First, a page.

Where can I buy transparent wood
Transparent wood: Researchers are developing alternative building materials for interiors
Pure wood is making friends so quickly in the construction industry that the cement industry is intensifying advertising for its building material, concrete. With new processes, the strength of wood can also be increased to such an extent that it can compete with steel and titanium alloys with lower weight and costs at the same time. Now the wood researchers working with Liangbing Hu from the University of Maryland in College Park are going one step further. They developed a process to turn thin wooden panels into a transparent material.
So far, time-consuming and energy-intensive
However, transparent wood is not entirely new. Chemicals can be used to wash the lignin - responsible for its strength and brown color - from thin layers of wood in a time-consuming and energy-intensive process. Instead, Liangbing Hu and colleagues used a hydrogen peroxide solution that they brushed into a wooden board that was just a millimeter thick.
After that, the UV component in sunlight was sufficient to remove the coloring molecule groups in the lignin. The researchers filled the micrometer-fine pores in the wood with a transparent epoxy resin. Toxic chemicals could be dispensed with for this process.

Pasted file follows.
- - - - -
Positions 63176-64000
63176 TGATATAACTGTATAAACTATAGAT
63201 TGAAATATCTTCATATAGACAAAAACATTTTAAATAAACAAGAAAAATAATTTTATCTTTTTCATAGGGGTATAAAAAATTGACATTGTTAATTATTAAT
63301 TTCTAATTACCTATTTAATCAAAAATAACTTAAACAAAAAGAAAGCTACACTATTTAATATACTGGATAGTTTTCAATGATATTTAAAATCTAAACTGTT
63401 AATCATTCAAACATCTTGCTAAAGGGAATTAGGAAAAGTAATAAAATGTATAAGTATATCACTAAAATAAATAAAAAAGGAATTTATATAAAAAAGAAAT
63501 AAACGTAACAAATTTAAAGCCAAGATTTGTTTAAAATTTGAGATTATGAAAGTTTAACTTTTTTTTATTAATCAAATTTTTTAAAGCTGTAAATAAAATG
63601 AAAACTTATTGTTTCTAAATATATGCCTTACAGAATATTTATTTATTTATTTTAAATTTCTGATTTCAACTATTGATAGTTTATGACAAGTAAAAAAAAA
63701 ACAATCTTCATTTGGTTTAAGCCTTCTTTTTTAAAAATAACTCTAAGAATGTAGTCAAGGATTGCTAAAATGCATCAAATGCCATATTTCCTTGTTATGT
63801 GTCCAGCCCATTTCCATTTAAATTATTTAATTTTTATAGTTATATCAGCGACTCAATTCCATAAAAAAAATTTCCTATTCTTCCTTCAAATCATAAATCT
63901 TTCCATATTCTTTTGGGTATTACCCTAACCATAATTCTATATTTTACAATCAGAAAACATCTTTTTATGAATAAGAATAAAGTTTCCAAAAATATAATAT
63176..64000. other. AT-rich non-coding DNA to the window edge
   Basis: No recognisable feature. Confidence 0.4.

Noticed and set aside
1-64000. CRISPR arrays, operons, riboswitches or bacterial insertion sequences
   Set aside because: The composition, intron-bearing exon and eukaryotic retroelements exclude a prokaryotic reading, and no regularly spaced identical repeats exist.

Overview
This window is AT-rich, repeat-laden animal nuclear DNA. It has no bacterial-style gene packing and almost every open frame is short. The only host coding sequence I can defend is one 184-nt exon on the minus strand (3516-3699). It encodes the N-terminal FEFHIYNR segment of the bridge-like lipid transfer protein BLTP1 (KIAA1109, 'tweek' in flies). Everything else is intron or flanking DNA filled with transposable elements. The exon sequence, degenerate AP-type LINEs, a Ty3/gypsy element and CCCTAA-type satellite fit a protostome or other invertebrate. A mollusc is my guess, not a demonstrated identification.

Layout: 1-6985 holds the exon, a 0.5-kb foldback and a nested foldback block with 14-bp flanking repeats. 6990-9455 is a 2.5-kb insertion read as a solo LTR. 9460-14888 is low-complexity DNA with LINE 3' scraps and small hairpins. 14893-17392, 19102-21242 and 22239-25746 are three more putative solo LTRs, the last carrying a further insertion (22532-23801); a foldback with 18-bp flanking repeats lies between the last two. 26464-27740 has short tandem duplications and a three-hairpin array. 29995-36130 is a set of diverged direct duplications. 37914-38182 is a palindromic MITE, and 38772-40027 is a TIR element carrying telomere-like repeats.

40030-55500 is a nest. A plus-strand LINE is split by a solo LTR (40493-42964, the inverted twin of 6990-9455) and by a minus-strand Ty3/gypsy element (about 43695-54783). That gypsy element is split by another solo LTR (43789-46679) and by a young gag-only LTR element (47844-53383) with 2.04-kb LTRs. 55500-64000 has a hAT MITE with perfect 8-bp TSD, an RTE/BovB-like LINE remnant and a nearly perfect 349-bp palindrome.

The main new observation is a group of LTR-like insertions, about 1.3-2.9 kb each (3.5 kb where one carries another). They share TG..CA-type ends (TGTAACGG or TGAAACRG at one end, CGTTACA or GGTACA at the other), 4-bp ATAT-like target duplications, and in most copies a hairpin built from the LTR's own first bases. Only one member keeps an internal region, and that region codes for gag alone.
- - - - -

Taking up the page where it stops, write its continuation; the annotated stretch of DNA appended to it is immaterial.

In a pilot test, a transparent, thin wooden board 20 centimeters long was created. The wood let through more than 90 percent of the visible light spectrum. Since the lignin components were not removed but only converted during this process, the transparent wood retained a high level of strength.
Now that untreated and compressed wood offers itself as an alternative to steel and concrete, transparent wood could not replace glass as a building material in windows, but for the light design of interiors.
Wood from the laboratory
Luis Fernando Velásquez-García from the Massachusetts Institute of Technology in Cambridge thinks one step further if Liangbing Hu and his colleagues transform natural wood into higher-quality building materials. He wants to grow woody plant material in the laboratory.
The first attempts at breeding with cells from zinnia plants were successful. In principle, this material could be layered with 3D printers to form any wood-like structures. But it is not yet possible to foresee whether such printed wooden tables will become a reality in the future.
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